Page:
Tag Archives: Music

Spotlight: Yamaha YSL-548 vs Rath R400

I do not usually do product reviews, but as I invested significant time and effort, I thought you might find this write-up useful.

My starting point: After resigning from first trombone in our local hobbyist brass band, I had to return the instrument they had loaned me over the past 25 years. A beautiful, gold-plated Willson trombone with a Rotax Valve. Not an easy goodbye.

While I mostly focus on playing the piano these days, I would rate myself as semi-professional on the piano, I still get to play the trombone once a month for small gigs (funerals, church, X-mas events, …). So I needed a trombone. I started with the following requirements:

  1. Use case: Everything, from orchestras to big bands to small groups.
  2. F valve section required
  3. Reasonably priced, i.e., below 3000 € because
    • my current level of playing does not justify one of those custom instruments
    • it will be used in all kinds of weird situations where dents might will occur, e.g., small stages where other amateur musicians will hit my instrument with theirs.
  4. Nice tone, good playability (slide, valve) and ergonomics
  5. Last but not least: Build quality that should get me through the next 30 years without foreseeable issues.

After consulting with two friends, who are professional trombone players, I narrowed down my selection to 4 instruments: 2 refurbished trombones, the Yamaha YSL-548 and the Rath R400. Especially the latter two to me seemed proper competitors. Both are in a similar price range: 2000-2500 €. Both tick off requirements 1-3 from my list above. Both claim to be “step-up instruments”, positioned between entry-level and full-custom / professional instruments.

From Yamaha’s Website on the YSL-548: “… eventually a beginning student model horn will start to hold them back. Yamaha offers the perfect line of instruments to keep pace with their burgeoning musical growth…Allegro.”

From Michael Rath’s Website on the R400: “For those looking to progress from a beginner’s instrument to their first professional level trombone the R00 series of instruments is excellent in developing style and technique before progressing to a fully customized trombone.”

I got both horns, the Yamaha from a local dealer and the Rath from the Thomann Online Music store. I liked the sound of both instruments. The ergonomics are good on both, with a slight advantage for the R400 because of its thumb rest. The YSL-548 wins the valve competition: smoother action.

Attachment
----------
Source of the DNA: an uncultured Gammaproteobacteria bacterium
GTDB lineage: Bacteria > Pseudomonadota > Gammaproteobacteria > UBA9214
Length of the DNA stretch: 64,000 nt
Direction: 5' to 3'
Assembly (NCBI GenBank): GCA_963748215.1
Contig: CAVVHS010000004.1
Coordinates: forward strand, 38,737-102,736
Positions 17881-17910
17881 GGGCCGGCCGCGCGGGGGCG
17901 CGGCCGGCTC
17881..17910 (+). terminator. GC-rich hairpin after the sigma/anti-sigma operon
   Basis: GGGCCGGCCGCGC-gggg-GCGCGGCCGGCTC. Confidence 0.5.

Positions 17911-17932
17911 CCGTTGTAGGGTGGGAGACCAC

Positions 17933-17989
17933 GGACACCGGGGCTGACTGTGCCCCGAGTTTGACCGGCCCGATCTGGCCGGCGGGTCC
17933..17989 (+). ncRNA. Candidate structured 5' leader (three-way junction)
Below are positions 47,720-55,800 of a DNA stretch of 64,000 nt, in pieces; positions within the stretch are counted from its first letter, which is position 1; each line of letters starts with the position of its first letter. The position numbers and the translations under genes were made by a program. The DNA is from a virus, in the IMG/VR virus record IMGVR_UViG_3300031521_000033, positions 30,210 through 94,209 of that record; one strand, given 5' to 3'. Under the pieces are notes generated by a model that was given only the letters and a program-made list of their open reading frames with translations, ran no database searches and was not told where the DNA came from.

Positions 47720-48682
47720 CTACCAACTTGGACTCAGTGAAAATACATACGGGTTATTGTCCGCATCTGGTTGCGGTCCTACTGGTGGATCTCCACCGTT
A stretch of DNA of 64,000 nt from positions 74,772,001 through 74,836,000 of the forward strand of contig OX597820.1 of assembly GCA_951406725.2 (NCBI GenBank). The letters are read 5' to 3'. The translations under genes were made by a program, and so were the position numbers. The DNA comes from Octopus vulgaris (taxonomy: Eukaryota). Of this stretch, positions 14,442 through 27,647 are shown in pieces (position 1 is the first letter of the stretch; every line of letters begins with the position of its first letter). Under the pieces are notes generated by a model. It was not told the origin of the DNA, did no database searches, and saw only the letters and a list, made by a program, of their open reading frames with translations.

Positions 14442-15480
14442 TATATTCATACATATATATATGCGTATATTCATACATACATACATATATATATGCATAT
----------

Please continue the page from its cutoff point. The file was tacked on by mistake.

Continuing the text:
But here comes the big one: Boy was I blown away by the differences in build quality when comparing them side by side. In my opinion the Yamaha made the R400 look cheap, rather than a serious competitor. While I am aware that the R400 is actually manufactured in China, Rath also claims:

“Whatever your needs, the Rath R00 series of trombones offers a unique combination of the highest level of input of design and craftsmanship in trombones with the production qualities that make Michael Rath trombones famous around the world … So when expert training and quality materials are put together and quality control adhered to, it is irrelevant where the manufacturing location is … The Rath R00 series represents excellent quality, playability and affordability!”

Based on these statements and the photos from the online store my expectations in terms of build quality were high. What I got though, especially with the Yamaha right next to it, did not live up. Let me summarize the Rath build quality in one photo:

Yes, this is a mint Rath R400. By the way, this was my expectation based on the photos from the Thomann Online store:

To let you in on the side-by-side experience with the Yamaha YSL-548 here some close-ups of similar parts from both instruments:

The difference was striking. You may argue: Well it’s just cosmetics. But there some spots on the instrument where I am not even sure if there is sufficient solder material going all around the pipe connections. On the R400 there is a visible gap between the outer and inner pipe of some joints.

By the way, those black dots on the kurled valve caps on the R400 really are under the lacquer. Which brings me to the next issue: the lacquer, there are at least two spots on the R400 that I had in my hands that looked like this.

No its not water drops, its lacquer. Perfect execution on the Yamaha. Also the color of the bell is not even on the R400. This was too hard to capture on a photo as you will only see it clearly when you move the instrument and realize that it’s not shadows you are looking at but coloration that moves with the bell. It’s like the polishing was not done evenly or some oxidation happened before lacquering. The final point I’d like to make is with respect to the design. There is this one spot on the R400 that looks like this – by design:

What we see here is two solder joint “landing pads” that both come in a certain shape – the right one is round, the left one has a more involved shape. Both landing areas are so close to each other, that both the rounded pad and the other one had to be cut off manually to allow for them to be soldered. To me this looks somewhat improvised/ugly and I would regard this as a design weakness.